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Speedy girls

Boys and girls show a similar trend in physical ability during the first decade of their lives. But things change during puberty
Ground contact time in sprinting is the best predictor of maximal velocity in mid- and post-PHV female athletes.

Kaushik Talukdar   |     |   Published 18.04.21, 01:52 AM

I successfully defended my PhD in New Zealand last month. My PhD was a novel study and one of the first to investigate the biomechanics of sprinting and the effects of strength and plyometric training on sprinting performance in young female athletes across maturation. It was the most challenging yet most rewarding last three years of my life. The thesis was examined by two of the world’s top sports scientists (one of them is a foremost expert in youth athlete development) and I couldn’t be happier with the outcome I have received. This article is a summary of some of the key findings of my research as I believe parents, teachers and coaches who are associated with young females will find it useful.

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Background and significance

Sprinting is a fundamental movement skill and is important in most sports, such as football, hockey, cricket, tennis, athletics and so on. The ability to move fast can significantly impact the outcome of a game. In team sports the ability to accelerate over short distances <40 meters is key. However, there is limited research with regards to kinetics (forces associated) and kinematics (motions associated) in youth, particularly young females. Moreover, there is a paucity of research with regards to the influence of strength and plyometric training on sprinting performance in young females.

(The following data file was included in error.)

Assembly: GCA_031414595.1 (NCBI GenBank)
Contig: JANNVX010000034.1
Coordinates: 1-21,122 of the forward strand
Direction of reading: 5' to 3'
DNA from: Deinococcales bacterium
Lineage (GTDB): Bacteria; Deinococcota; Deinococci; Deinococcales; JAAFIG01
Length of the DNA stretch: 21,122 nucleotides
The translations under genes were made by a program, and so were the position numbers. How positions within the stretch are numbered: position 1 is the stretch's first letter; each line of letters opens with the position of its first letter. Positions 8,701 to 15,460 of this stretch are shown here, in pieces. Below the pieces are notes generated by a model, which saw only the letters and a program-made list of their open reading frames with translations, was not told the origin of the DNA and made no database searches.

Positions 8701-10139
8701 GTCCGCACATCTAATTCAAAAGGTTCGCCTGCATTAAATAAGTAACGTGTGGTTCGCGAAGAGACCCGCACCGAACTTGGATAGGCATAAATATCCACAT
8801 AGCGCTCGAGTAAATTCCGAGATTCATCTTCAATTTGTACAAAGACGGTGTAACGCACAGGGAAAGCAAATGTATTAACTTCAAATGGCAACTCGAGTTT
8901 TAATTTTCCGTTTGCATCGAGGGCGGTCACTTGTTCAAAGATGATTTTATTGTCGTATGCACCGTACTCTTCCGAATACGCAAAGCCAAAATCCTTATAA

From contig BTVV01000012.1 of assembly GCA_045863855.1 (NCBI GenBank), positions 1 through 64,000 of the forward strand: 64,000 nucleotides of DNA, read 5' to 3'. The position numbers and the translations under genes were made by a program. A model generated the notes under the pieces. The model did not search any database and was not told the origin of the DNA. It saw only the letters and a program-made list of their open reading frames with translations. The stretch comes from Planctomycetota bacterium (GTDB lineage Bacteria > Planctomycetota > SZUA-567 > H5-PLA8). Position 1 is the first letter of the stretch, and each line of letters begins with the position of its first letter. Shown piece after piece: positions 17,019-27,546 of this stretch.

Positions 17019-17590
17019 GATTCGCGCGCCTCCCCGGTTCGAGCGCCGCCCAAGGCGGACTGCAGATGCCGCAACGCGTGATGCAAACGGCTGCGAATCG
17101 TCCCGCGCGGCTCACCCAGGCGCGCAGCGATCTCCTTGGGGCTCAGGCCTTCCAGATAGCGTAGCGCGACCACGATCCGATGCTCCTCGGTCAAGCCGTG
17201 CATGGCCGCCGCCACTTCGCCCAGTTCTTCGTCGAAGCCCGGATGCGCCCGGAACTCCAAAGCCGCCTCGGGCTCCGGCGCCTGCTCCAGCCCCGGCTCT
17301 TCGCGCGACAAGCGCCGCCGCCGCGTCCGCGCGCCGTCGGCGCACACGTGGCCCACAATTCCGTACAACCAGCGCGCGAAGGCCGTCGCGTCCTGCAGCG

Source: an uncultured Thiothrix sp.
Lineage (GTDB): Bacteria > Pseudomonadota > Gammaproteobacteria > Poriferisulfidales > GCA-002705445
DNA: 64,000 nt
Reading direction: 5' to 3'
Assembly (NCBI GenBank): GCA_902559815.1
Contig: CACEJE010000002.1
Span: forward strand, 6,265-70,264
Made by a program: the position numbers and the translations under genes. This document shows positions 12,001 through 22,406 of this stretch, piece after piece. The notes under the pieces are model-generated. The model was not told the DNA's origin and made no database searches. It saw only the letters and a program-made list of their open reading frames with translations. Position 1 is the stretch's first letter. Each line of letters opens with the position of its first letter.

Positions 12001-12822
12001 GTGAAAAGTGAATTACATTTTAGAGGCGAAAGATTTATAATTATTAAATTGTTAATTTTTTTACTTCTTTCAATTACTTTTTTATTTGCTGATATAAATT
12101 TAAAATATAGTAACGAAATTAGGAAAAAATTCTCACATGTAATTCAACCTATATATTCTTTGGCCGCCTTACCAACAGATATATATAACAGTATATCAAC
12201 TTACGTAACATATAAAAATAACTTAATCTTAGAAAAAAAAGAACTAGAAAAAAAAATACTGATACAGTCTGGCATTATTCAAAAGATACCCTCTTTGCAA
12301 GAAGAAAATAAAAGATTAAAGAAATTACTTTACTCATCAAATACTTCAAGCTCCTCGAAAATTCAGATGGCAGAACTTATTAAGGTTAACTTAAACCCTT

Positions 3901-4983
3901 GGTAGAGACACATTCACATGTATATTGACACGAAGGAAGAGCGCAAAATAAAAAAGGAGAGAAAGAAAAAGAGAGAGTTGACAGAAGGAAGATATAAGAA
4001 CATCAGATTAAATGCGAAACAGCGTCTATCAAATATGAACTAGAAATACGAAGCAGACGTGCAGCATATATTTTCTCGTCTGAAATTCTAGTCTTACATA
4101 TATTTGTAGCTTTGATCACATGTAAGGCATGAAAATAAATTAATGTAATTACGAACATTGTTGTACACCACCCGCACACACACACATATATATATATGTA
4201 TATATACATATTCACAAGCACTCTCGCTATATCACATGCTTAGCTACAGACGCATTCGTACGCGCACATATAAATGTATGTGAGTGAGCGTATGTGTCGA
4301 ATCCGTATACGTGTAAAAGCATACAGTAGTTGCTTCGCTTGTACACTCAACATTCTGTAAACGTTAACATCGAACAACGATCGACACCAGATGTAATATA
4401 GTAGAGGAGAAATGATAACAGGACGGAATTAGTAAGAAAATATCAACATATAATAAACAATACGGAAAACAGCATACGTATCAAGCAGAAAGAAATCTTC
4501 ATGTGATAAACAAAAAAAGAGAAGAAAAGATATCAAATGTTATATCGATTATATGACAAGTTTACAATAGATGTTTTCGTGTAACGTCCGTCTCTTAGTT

Boys and girls show a similar trend in physical ability during the first decade of their lives. But things change during puberty, due to growth, maturation and hormonal interferences. Girls tend to mature earlier and reach peak height velocity (highest growth in stature) around 12 years of age compared to 14 in boys. During the time of puberty, the bones tend to grow faster than muscles, the power-to-weight ratio, particularly in girls, tend to change negatively with more fat mass due to estrogen (sex hormone), making fundamental movements skills such as sprinting more challenging. This makes it harder for girls to participate in sports and physical activities compared to boys. Therefore, understanding sprinting kinetics and kinematics across maturation and the effects of strength and plyometric training on sprinting performance is important for overall health and athleticism in this cohort.

A few findings

My research had five key components: First, it looked at the existing literature in kinetics and kinematics of sprinting in young females and the effects of strength and plyometric training on sprinting in youth, particularly young females. It was found that there was very limited research on young females. More specifically no study looked at the kinetics and kinematics across maturation and compared strength versus plyometric training on sprinting speed in young female athletes. Second, it established the reliability of sprinting speed using a radar gun that provided sprinting kinetics using software such as force, velocity, power max (force*velocity),  and split times zero to 30 meters in young females.